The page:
The court concludes that Sheerr and the other "taking" cases are distinguishable from the instant case. Regulation in this case has not crossed the line. Analysis must commence with the finding that the Commission is vested with plenary authority to regulate development in the Pinelands. This authority encompasses the power, almost identical to that of municipalities, to zone property. N.J.S.A. 13:18A-8. Cf. N.J.S.A. 40:55D-62 et seq. Indeed, the authority of municipalities located within the Pinelands to establish minimum zoning standards is for all practical purposes preempted by the Commission at least until their zoning ordinances are "certified" by the Commission as in compliance with its minimum standards. App. of Madin/Lord Land Dev. Intern., 103 N.J. 689 (1986); N.J.S.A. 13:18A-12.

Agricultural resources are among those targeted for preservation under the comprehensive management scheme envisioned by the Act. N.J.S.A. 13:18A-2. It is not surprising that under the second CMP, formulated on the basis of intensive scrutiny of the first, nonfarm housing in the Agricultural Production Area experienced increased restriction. In effect, the Commission reversed a consistent pattern of municipal planning in this State which zoned undeveloped land for residential purposes, controlled it by lot size and related bulk standards and allowed agriculture to exist as an accessory or additional permitted use. Under the Commission's plan an Agricultural Production Area has been delineated within which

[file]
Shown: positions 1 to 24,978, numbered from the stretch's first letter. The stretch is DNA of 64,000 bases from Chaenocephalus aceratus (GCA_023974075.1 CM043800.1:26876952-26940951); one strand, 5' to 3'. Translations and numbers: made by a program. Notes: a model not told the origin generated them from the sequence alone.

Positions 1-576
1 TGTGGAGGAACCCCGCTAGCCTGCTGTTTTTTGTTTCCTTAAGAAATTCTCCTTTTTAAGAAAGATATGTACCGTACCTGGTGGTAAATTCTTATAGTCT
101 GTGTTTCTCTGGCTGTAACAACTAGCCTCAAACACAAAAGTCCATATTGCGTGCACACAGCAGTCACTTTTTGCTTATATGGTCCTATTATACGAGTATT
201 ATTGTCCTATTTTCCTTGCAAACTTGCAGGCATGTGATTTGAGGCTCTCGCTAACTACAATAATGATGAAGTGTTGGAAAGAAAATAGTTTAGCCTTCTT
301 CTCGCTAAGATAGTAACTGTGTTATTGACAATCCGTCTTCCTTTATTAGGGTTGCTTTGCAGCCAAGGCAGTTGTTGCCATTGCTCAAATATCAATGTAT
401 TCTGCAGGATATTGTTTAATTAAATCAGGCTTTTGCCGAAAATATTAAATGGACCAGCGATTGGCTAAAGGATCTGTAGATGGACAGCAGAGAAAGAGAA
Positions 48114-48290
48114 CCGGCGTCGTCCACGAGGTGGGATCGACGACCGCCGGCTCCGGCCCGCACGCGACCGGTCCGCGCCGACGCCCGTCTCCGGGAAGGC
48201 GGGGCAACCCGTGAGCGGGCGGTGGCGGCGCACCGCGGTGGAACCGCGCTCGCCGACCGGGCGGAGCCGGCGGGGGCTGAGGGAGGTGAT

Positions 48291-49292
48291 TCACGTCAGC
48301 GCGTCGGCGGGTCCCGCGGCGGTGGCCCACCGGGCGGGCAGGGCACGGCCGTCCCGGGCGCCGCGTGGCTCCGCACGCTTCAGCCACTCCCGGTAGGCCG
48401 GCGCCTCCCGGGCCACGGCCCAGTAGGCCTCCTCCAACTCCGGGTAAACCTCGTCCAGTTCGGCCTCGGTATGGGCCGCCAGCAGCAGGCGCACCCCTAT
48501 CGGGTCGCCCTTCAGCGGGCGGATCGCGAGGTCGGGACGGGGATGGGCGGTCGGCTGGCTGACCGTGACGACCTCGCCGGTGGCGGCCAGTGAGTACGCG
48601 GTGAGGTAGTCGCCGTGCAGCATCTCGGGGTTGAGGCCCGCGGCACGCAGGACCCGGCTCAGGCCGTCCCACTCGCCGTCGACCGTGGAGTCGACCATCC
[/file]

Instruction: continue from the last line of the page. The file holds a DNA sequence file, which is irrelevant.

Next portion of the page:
[227 NJSuper Page 403]

agricultural and agriculturally allied uses are primary and residential development plays an accessory role and is, therefore, only conditionally available.

This approach to zoning intended to protect agriculture has been accepted in other states as not crossing the line between permissible regulation and a taking. See generally Rohan, Zoning and Land Use Controls, Chapter 19, (1986). In Gisler v. County of Madera, 38 Cal.App. 3d 303, 112 Cal.Rptr. 919 (1974) an owner's land had been subject to a 2.5 acre residential lot subdivision since 1913. In 1965 the county, by ordinance, placed the land in an ARV-20 zone which provided for exclusive agricultural use and prohibited sales of parcels of less than 18 acres. As against the allegation that the land had been taken the court said: